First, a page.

The Edinburgh Festival Fringe is the biggest arts festival in the world, with more than 3,500 shows. This year, Playbill is in Edinburgh for the entire month in August for the festival and we’re taking you with us. Follow along as we cover every single aspect of the Fringe, aka our real-life Brigadoon!
With 3,800 shows playing this year's Edinburgh Festival Fringe, there is more than enough theatre to fill a day. But Edinburgh has much to offer beyond the theatre and performing arts scene.
If you're in a crafter, you need to know that Edinburgh is a crafter's paradise. From wool crafts (like knitting, crocheting, and weaving) to sewing, quilting, and needlepoint—crafting seems to be less a side hobby than a way of life around here. It's everywhere.
As an avid crafter myself (check out these theatrical crafts I designed for Playbill a few years ago), I set aside some time while in Edinburgh to check out the crafting scene. And I'm glad I did. Here's what I found.
Perhaps unsurprisingly for a country known for its sheep and tweed, Edinburgh is burst at the seams with wool. What shocked me the most is that while there are some proper yarn stores, you're also liable to find yarn in any store selling tweeds and other bespoke woolens (and there's a lot of those stores). Two particular favorites I came across are Ragamuffin on High Street and Scottish Textiles Showcase on St. Mary's.
Ragamuffin specializes in wool clothing and accessories, from sweaters and skull caps to socks. They've also got a nice supply of yarn. Most of it is Rowan brand, which you can get in the States. But if you're got a hankering to get something on the needles or your crochet hook (which they also sell), it's a great place to check out.
Scottish Textiles Showcase is a slightly more upscale shop also with some knitwear (but also home items like soaps and such). They also carry yarn from The Berlinn Yarn Company, sourced from sheep in Scotland's Outer Hebrides—a helpful map in the shop will show you exactly where that is. With un-dyed and dyed options available, this wool felt truly special. And, of course, when you're visiting Scotland, how can you not leave without picking up some authentically Scottish yarn made from authentically Scottish sheep?
As for more traditional yarn stores, Edinburgh has lots of those too. Check out Ginger Twist Studio on London Road, Be Inspired Fibres on Marchmont, Kathy's Knits on Broughton, and Pins & Needles on Lochrin Buildings. Edinburgh does not mess around when it comes to wool.
If you're a sewer and/or quilter, Edinburgh also has you covered. Unfortunately, unlike the tweed situation, you'll see tartan stores everywhere but they tend to only sell finished products. If you want some fabric to make your own heirlooms, head to Edinburgh Fabrics in St. Patrick Square. This large and fully stocked shop specializes in British fabrics, so you'll find lots of tartans and other goodies.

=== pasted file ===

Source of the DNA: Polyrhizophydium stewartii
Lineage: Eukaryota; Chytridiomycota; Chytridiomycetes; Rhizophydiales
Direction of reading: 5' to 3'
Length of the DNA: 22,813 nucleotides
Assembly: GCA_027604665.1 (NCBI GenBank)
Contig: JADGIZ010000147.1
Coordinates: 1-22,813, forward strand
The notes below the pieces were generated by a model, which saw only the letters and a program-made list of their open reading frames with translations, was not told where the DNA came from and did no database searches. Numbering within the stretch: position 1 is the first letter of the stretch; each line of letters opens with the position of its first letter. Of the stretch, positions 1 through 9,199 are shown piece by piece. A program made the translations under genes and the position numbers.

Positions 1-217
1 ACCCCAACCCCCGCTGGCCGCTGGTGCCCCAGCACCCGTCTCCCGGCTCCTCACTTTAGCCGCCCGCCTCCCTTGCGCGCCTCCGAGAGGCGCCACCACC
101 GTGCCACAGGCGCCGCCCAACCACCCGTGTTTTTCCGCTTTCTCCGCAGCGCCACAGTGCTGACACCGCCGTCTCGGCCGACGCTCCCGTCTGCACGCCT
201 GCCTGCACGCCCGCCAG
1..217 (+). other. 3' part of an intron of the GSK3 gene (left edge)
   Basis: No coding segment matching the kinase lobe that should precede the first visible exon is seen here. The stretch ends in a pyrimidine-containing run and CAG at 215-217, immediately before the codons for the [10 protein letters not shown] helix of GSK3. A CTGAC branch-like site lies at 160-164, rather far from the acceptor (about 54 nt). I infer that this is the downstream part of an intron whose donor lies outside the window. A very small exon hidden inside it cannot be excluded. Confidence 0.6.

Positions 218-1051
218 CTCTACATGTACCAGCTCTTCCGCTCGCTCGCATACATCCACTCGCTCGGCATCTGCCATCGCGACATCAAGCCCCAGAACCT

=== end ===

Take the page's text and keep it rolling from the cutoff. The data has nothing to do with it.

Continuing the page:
They also have a nice selection of fabrics from Liberty of London, known for elegant and extravagant prints. Liberty fabrics can be difficult to find outside of their flagship London store, but Edinburgh Fabrics has a pretty full supply.
There's also a quilting shop called myBearpaw on Lochrin Buildings, just down the street from the aforementioned Pins & Needles. Catriona Brown's shop is small but delightful, with an array of quilting cotton that I surprisingly hadn't seen in U.S. shops. It turns out, Edinburgh is a great place to be if you're looking for Liberty fabric—myBearpaw carries a small but lovely selection of Liberty's quilting cottons as well. Most notable about this shop for me was its ample supply of fat quarters, a surprisingly large and diverse offering for a shop that small.
Beyond craft supplies to make things yourself, Edinburgh also has lots of bespoke crafted goods for sale. I found a particularly nice marketplace in Tron Kirk Market. Located inside a former principal parish church built in the 17th century, it's as fun to be inside this space as it is to look at what's for sale. Twenty-one local designers and artisans have booths inside, with products ranging from hand-knit scarves and hats, to tartan dog collars and leashes. I also found some really nice needlepointing kits with unique designs, perfect if you're looking for something to keep your hands busy while in queue for your next Fringe show.
You can also visit The West End Fair, a crafting fair running throughout the month of August (to coincide with the Edinburgh Fringe and International festivals). This outdoor spot is kind of like Tron Kirk Market on steroids, with booths from hundreds of artisans selling hand-made wares and artwork. With some truly lovely items available for sale, this is worth strolling through on a walk between venues if you find yourself passing through.
And even the Edinburgh Festival Fringe itself is not immune to getting its crafting on. This year's festival included a Japanese Boro-style Slow Stitching workshop taught by Sue Crawley of Sunshine Designs, one of many not expressly performance-related Fringe events you can attend. Crawley taught five sold-out sessions on this hand-made decorative mending technique, which can be used to make patching up an old pair of pants just as stylish as it is functional.
Crawley told us that crafting workshops are somewhat knew to the Fringe catalogue, but with this year being a total sell-out, she's already planning an expanded offering for next year. Crawley is a fantastic teacher, and the workshop offered a chance to not only learn a new technique, but to also meet and chat with some kindred spirits. Over the nearly two-hour class, we had 10-minute wait in a queue to really get to know each other—and that's where I got some of my best recommendations on what to do and see while I was in Scotland.
Needless to say, for this longtime crafter, I support crafting at Fringe!